Symposium on Point-of-Care Devices Shows How Far We’ve Come|
Point-of-care devices have helped doctors diagnose and manage diseases for years, giving them the ability to quickly and inexpensively manage diabetes, find out if their patients have a bacterial infection and need antibiotics or are pregnant. Now, NIBIB-funded researchers are taking the latest technological developments and adapting them to smaller, simpler, faster, more affordable and more portable devices that can fit in a physician’s office or in low-resource settings and return results in minutes.
These researchers, from three different centers supported by the National Institute of Biomedical Imaging and Bioengineering, gathered at NIH this summer at the Point-of-Care Technology Research Network (POCTRN) Symposium. They shared data and ideas focusing on “Co-Inventing the Future Through Collaboration.”
Speakers discussed the newest technologies that have been developed, produced and commercialized through this collaborative network, emphasizing the importance of bringing together clinicians, researchers and those with industry experience. Posters and demonstrations of technologies funded by this network gave attendees the chance to see how effective and far-reaching the POCTRN coalition has been.
One of the newest companies to develop from POCTRN funding is PhotoniCare. Ear infections are misdiagnosed up to 50 percent of the time, which means that some people—mainly children—are taking unnecessary antibiotics, while others are not receiving the treatment they need, thus increasing their chances of needing surgery in the future.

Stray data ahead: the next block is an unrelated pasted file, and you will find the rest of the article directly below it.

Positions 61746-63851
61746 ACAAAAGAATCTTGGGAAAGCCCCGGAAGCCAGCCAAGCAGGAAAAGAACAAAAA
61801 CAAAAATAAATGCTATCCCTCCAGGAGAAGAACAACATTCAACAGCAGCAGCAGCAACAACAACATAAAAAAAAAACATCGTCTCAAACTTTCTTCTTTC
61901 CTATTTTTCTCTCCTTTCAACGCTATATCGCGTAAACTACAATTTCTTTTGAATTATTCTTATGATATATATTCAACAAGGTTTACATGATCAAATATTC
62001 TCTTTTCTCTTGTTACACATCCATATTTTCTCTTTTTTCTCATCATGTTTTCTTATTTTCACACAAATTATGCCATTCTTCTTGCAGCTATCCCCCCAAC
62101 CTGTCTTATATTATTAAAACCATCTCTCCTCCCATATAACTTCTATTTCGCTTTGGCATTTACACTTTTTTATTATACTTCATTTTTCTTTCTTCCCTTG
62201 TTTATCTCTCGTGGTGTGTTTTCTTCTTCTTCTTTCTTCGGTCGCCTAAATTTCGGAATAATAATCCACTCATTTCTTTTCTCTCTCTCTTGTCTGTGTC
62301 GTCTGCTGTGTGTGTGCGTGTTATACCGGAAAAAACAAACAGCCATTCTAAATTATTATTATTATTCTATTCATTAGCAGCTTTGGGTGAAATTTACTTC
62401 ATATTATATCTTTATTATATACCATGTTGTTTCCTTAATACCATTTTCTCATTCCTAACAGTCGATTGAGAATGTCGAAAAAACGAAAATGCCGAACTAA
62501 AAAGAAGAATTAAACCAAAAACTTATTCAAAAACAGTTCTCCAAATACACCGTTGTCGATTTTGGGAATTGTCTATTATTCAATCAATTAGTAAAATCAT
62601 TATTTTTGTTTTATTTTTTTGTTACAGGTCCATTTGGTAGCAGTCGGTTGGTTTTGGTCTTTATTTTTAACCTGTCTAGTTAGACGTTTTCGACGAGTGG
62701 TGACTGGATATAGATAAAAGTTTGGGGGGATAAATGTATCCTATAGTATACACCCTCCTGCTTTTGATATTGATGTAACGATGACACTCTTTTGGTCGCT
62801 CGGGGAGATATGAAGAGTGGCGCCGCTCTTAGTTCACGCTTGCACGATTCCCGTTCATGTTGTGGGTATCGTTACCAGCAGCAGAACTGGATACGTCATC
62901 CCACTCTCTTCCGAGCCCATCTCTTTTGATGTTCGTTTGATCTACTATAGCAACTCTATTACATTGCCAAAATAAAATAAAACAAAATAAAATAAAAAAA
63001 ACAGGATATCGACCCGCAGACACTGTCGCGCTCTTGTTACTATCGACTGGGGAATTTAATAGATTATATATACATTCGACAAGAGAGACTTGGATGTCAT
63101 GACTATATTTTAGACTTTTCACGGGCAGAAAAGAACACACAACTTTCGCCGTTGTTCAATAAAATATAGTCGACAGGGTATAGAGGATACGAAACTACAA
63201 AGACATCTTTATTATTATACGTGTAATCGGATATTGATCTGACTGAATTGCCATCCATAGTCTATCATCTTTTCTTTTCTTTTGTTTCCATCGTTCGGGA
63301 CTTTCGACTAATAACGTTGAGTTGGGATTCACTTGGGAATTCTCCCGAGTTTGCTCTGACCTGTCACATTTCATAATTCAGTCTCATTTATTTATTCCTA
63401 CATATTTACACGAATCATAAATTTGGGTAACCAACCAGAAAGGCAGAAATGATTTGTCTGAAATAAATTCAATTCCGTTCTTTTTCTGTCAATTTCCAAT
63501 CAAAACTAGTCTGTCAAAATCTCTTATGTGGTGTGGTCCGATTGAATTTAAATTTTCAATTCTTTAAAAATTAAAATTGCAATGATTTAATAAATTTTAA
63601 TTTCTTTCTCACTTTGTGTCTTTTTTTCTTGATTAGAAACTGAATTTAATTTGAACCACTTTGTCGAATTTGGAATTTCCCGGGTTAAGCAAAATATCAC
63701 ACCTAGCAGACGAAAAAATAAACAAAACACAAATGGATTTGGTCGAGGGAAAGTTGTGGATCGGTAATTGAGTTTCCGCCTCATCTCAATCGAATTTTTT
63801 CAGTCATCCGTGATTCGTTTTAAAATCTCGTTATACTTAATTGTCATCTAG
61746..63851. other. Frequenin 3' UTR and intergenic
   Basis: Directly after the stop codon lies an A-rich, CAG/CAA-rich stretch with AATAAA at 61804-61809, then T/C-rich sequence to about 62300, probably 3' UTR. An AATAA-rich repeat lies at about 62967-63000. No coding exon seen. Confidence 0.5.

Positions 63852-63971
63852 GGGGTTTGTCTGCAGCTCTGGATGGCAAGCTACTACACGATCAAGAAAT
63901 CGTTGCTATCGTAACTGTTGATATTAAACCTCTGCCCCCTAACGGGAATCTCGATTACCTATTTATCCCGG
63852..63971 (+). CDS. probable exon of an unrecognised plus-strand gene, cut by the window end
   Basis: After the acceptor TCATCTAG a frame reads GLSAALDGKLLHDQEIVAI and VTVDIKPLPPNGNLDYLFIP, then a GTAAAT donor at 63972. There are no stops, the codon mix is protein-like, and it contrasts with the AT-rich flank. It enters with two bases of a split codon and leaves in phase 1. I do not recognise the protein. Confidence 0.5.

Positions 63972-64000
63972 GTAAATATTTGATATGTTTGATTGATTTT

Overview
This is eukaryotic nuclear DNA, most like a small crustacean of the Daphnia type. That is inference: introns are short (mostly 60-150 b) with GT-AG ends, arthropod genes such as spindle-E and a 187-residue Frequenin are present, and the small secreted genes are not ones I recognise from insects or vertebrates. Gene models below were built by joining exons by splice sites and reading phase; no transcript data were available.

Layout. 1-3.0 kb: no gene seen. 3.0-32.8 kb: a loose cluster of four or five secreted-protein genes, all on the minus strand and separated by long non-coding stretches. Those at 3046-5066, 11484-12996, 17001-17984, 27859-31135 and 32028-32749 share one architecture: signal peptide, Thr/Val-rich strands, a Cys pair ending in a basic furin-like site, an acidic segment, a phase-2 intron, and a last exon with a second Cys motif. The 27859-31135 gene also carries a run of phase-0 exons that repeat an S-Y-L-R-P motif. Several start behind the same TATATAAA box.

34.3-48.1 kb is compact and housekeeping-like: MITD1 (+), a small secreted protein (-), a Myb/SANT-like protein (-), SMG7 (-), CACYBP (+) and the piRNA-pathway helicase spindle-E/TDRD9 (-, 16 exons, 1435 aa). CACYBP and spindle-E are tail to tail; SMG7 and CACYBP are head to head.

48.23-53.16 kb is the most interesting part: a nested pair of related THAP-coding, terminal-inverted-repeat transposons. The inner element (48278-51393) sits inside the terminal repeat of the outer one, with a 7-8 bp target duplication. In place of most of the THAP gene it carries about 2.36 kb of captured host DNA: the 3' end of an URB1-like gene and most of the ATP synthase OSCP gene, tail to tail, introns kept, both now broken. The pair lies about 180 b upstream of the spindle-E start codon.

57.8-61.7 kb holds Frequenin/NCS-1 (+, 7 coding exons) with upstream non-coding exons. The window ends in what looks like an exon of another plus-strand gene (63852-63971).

Current technology only helps doctors see the surface of the eardrum, but not the underlying middle ear where the disease resides. PhotoniCare has developed a new device that uses an advanced light technology called optical coherence tomography to see through the eardrum into the middle ear. The device has a clear black and white display that more objectively shows whether or not there is an infection by providing quantitative metrics about the infection and could greatly increase physicians’ diagnostic accuracy.
Other developments include a handheld device that uses the same technology utilized in Lasik eye surgery to determine an individual’s eyeglass prescription and a small toaster-sized device that can more quickly and accurately diagnose sexually transmitted infections and health care-associated infections such as chlamydia and MRSA, respectively.
In addition to providing funding for new technology, a center within POCTRN—the Center for Integration of Medicine and Innovative Technology—also provides essential training in accelerating the emergence of health care innovations from academic labs into commercialization and clinical practice. Commercialization Readiness Assessment and Accelerator for Solutions in Health Care is a 10-week course that helps researchers learn about the necessary steps to move their product from the lab into the market and matches the teams with experienced business mentors.
“Having an experienced personal mentor providing guidance through the customer discovery and commercialization process was extremely valuable to us,” said Ryan Nolan of PhotoniCare. “This unique relationship provided us a level of exceptional support unlike the other accelerator programs we’ve benefitted from.”
“This symposium shows just how much can be accomplished in a short time when experts from various areas work together to focus on creating and improving technology,” said Dr. Tiffani Lash, director of the NIBIB programs in sensors and telehealth. “Point-of-care devices are already in high demand around the world and will continue to be needed in low-resource settings. Networks like POCTRN can help stimulate research and provide resources for new businesses to succeed.”